The Veronica Beard Presentation SS19

We all know that fashion is art, but sometimes, as we throw on our clothes, we lose sight of the artistry and rely on its functionality. Well, when it comes to Fashion Week, there is no way you can forget that fashion and art are one and the same, especially while attending fashion shows. Every show is put together with immense attention to detail, and while most are the conventional interpretation—the runway— every once in a while, there is a little something different in the mix that reminds you that fashion can be shown as an art installation. Welcome to Veronica Beard’s fashion presentation.

coat:  @vince  - brooch:  @gshermanjewels  - purse:  @gucci  - booties:  @blacksuedestudio  - fur:  @lysalashfurs

coat: @vince - brooch: @gshermanjewels - purse: @gucci - booties: @blacksuedestudio - fur: @lysalashfurs

Veronica Beard showed their new collection in what’s known in the industry as a fashion presentation: the models stand in place while onlookers move around them. Shown at one of the two main venues, the Beard show took place at Industria in what felt like a 5 à 7 vibe. The models stood on their platforms for about an hour or so, and we walked around getting a close look—even a feel—of all the clothes. One of the perks of a presentation (albeit, limited movement and slightly less exciting than a runway), is that you can chat with the models, take pictures close up, and mingle with the guests about the collection as it’s being shown. The designers were also floating around, so we got to talk to the Veronicas, which is also quite an exclusive advantage.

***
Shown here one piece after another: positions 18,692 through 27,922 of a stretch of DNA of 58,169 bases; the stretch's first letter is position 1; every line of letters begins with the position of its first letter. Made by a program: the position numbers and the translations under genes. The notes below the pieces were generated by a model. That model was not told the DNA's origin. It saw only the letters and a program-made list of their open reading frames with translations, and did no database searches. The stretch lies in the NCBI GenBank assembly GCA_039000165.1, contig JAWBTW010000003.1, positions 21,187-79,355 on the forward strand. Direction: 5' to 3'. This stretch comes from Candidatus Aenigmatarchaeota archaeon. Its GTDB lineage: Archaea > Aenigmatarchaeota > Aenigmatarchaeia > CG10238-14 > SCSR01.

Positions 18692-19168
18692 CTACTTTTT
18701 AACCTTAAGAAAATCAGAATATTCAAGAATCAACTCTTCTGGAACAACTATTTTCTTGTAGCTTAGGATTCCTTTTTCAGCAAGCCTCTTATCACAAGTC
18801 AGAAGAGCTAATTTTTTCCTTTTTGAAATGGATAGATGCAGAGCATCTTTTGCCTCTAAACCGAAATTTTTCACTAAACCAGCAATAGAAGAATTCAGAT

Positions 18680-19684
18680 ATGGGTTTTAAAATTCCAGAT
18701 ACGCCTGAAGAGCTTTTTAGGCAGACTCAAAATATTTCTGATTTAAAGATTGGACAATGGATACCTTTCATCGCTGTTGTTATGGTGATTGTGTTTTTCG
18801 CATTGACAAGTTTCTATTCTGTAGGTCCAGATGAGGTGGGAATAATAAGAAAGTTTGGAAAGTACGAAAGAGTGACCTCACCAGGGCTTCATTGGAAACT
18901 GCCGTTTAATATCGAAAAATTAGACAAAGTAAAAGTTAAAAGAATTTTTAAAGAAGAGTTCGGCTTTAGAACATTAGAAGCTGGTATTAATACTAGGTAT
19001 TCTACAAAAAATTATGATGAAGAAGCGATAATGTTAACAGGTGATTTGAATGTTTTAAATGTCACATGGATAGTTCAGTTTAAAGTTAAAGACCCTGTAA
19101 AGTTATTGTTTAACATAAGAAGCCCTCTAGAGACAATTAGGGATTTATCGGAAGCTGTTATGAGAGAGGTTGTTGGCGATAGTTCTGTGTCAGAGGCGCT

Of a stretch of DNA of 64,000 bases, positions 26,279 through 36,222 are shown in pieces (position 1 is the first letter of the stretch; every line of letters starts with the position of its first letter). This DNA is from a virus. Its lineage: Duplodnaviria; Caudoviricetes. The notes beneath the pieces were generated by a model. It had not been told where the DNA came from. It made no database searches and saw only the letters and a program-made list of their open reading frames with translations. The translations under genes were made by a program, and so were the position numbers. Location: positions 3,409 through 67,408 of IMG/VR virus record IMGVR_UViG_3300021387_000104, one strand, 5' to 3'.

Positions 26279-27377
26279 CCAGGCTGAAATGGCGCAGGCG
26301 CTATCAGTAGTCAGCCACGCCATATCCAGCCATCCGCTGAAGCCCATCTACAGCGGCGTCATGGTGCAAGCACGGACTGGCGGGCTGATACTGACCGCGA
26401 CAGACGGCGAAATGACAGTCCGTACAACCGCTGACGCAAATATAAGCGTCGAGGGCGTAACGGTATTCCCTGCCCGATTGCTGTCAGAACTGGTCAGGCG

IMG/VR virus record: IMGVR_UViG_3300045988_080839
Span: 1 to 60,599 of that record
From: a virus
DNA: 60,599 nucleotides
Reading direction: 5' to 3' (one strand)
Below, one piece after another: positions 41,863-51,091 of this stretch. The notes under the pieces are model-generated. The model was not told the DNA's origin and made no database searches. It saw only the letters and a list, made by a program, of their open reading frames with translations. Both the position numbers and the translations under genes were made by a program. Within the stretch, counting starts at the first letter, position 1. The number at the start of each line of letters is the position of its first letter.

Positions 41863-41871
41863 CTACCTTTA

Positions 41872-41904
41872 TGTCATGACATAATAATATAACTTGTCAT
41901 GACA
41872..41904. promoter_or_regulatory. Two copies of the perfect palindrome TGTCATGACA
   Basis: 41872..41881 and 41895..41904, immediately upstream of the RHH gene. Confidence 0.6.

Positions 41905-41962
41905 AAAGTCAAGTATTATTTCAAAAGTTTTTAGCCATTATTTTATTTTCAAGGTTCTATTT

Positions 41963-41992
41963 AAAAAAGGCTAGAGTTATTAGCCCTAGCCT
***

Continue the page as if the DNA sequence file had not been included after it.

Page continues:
The collection this year showed a lot of luxurious pieces reinterpreted in what felt like a camping style. It was very outdoorsy in their prints (think lumberjack), but the overall look had a professional and wearable feel. There were pant suits with belted cinched waists, pleated skirts with tucked in fleece jackets, and a lot of turtlenecks. True to the Veronica Beard aesthetic, each look had multiple layers to show the versatility as well as functionality of each piece. Denim layered over a wool sweater, or a metallic mock neck paired with a pink leather blazer, I’m sure most of what was under-layer was a dickey in actual reality (for those who know the brand, they reinvented the dickey and put it on the fashion map!).

I represented Veronica Beard with one of my favourite sweaters from their label. I paired with a complete monochrome look, which by the way, has become somewhat of a signature style, especially when creating a look for fashion week. I have the oversized Vince coat which I teamed with my blue velvet Gucci purse, and sock booties from Black Suede Studio. I also bedazzled the coat with a feathered brooch from GSherman Jewels and my favourite accessory: the fur scarf. I’ve been rocking a monochrome look for some time and I’ve come to realize (although intuitive, I can analyze my choices retrospectively) that patterns and textures are integral to pulling off one straight colour. The plaid skirt added that perfect dynamism which lent itself to the movement of an otherwise flat look. I noticed the Veronica Beard collection was shown in a very similar manner.


Each look represented during the show had elements of plaid, floral, leopard, or hounds tooth, paired with texture: metallic, sequins, leather, or tweed. There was always a detail like a belt or buttons to create a sense of playfulness, and yet overall, each look was balanced and finely curated to a point where nothing could be removed without completely altering the look.


I love Veronica Beard and have featured them in multiple looks and blogs. I can’t get enough of the brand. I know other influencers feel a loyal love for Beard as well, as Rocky Barnes and Charlotte Groeneveld were both present.

I really enjoyed seeing the Veronica Beard collection, sipping champagne, and hearing people’s reactions to the show. It was eclectic in a highly utilitarian kind of way, and I think there is something every woman will enjoy from this season’s collection.

Photography by Patricia Brochu